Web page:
Consider it a courtesy. The recipient's having of goodness need not be limited to the subsequent day, evening or weekend. 

 

Say you have three people named John Smith. Would you call them the John Smiths, the Johns Smith, or those people over there with highly unimaginative parents?

I bet motel front-desk clerks have to deal with this all the time.

 

'For services rendered' sounds right. 'On any day given' does not sound right. Any thoughts?

Idioms make the world go round.

(Tangent: No apostrophe needed in "round." One meaning of the word is "around.")

 

Actually, I think the OP was objecting to sentences that DO begin with 'meantime' rather than 'meanwhile'....

Right -- it's early, and I haven't had my two cups of gin yet.

 

One of my favorite turns of phrase is the British dismissive "Good morning" to mean "This conversation is over, goodbye now." Not only is it confining the good to your morning, it's not actually wishing you a good anything at all. Have a good one!

Or "Good DAY, sir." [Dramatic pause.] "I SAID, GOOD DAY!"

Now I'm thinking of Professor Kingsfield.

 

Speaking of Brits...Tommy bar or tommy bar?

I know Tommy gun; Tommy bars are new to me. Anyone?

In Portuguese, "Obrigado" can mean "Nao, obrigado, nao".

Then there's our "Yeah, no."

 

I hate hearing/reading this kind of construction: "He is a friend of Sue's." Of Sue's what? Of Sue's dog? Why don't we say "He is a friend of Sue." Or just make it easy with "He is Sue's friend."

The double possessive: Think of "a friend of mine" as opposed to "a friend of me." Reasonable people differ over how necessary it is.

And I'm thinking of Fez from "That 70's Show"

Ah, the great mosaic of high and low culture.

 

I may do some search on "Tommy bar" here.

 

Very interesting updates from the Post stylebook. How often are revisions like this made? Scheduled, or whenever inspiration strikes? But are you sure that repeat is a noun? I see an adjective and a verb only so far.

"A repeat" as in "a rerun," on TV. The stylebook is a continual work in progress, but my bosses have generously carved out some extra time for me to work on it recently.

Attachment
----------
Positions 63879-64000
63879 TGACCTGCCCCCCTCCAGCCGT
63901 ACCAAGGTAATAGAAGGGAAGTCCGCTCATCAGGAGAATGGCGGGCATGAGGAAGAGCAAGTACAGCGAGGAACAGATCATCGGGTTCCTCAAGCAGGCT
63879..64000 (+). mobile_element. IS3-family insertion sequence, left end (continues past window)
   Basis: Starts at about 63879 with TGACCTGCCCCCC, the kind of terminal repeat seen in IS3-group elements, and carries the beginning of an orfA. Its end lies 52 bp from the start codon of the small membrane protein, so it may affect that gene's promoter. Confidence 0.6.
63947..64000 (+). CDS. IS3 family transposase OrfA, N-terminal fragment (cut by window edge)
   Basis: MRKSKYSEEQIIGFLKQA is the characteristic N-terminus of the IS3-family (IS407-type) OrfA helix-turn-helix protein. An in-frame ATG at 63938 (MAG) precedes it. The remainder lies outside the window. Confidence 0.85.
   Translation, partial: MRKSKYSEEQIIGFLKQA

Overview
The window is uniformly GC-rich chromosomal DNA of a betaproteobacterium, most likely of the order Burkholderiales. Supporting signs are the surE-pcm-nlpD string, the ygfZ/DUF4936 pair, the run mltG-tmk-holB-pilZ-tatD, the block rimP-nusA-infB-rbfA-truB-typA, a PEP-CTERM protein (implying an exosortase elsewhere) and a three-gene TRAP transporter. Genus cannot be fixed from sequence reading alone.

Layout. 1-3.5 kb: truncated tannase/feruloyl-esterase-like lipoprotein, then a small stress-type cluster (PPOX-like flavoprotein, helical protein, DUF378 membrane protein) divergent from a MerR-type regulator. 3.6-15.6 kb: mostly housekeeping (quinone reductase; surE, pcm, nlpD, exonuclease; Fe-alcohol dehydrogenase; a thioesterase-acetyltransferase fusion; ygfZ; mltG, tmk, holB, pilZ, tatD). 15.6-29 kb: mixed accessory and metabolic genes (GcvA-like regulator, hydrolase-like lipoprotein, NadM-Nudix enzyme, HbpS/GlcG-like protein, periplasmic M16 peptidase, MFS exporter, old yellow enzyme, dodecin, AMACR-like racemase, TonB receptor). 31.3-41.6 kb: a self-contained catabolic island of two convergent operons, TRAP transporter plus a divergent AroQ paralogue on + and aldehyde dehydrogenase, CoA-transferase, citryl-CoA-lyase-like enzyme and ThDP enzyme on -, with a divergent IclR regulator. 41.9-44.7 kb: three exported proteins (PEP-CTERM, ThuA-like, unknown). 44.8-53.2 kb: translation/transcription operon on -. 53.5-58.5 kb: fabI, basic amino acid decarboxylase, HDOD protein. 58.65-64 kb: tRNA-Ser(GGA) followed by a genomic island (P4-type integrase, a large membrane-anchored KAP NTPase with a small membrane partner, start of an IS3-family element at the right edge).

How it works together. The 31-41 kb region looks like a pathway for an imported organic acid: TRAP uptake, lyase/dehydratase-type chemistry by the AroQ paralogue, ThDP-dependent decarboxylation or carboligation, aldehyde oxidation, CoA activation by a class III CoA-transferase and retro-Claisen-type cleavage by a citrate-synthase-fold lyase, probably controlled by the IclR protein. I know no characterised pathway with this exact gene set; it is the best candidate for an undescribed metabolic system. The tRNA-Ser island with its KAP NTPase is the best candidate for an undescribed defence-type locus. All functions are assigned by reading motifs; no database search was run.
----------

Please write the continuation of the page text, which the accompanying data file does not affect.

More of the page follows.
Curious what your style decision on people vs persons is, and if you publish the styleguide? In the field of disability rights, one uses "persons with disabilities" (instead of "people with disabilities") because the emphasis should be placed on individuals. The thinking is that the word 'people' inherently connotes a group, and therefore an 'other'. Person-centered planning is a specific and important concept, not (just) jargon.

This was addressing only the old canard that you'd say 300 people or 299 persons. We no longer use persons that way.

We haven't published the style guide in decades. If only we had access to somebody who sold books in bulk ...

 

The cross bar one uses for leverage on a vise, or other must-have tool, such as a wine key.

Or a rusty spanner (with or without a sponge)?

Tommy bar = a tool that can be used with a spanner. I don't even know the names of tools in American English, so the dictionary entry on these British English ones didn't help me much. (spanner = wrench?)

Right, wrench.

And you guys launch spacecraft with arugula? That, I don't understand. 

Darn, it's 3 already. Thanks for another interesting hour. Let's meet again in a month. (Have a good one?)

In This Chat
Bill Walsh
Bill has worked for newspapers since 1981 and for The Post since 1997. He is the author of "Lapsing Into a Comma," "The Elephants of Style" and the new "Yes, I Could Care Less." He tweets about language as @TheSlot.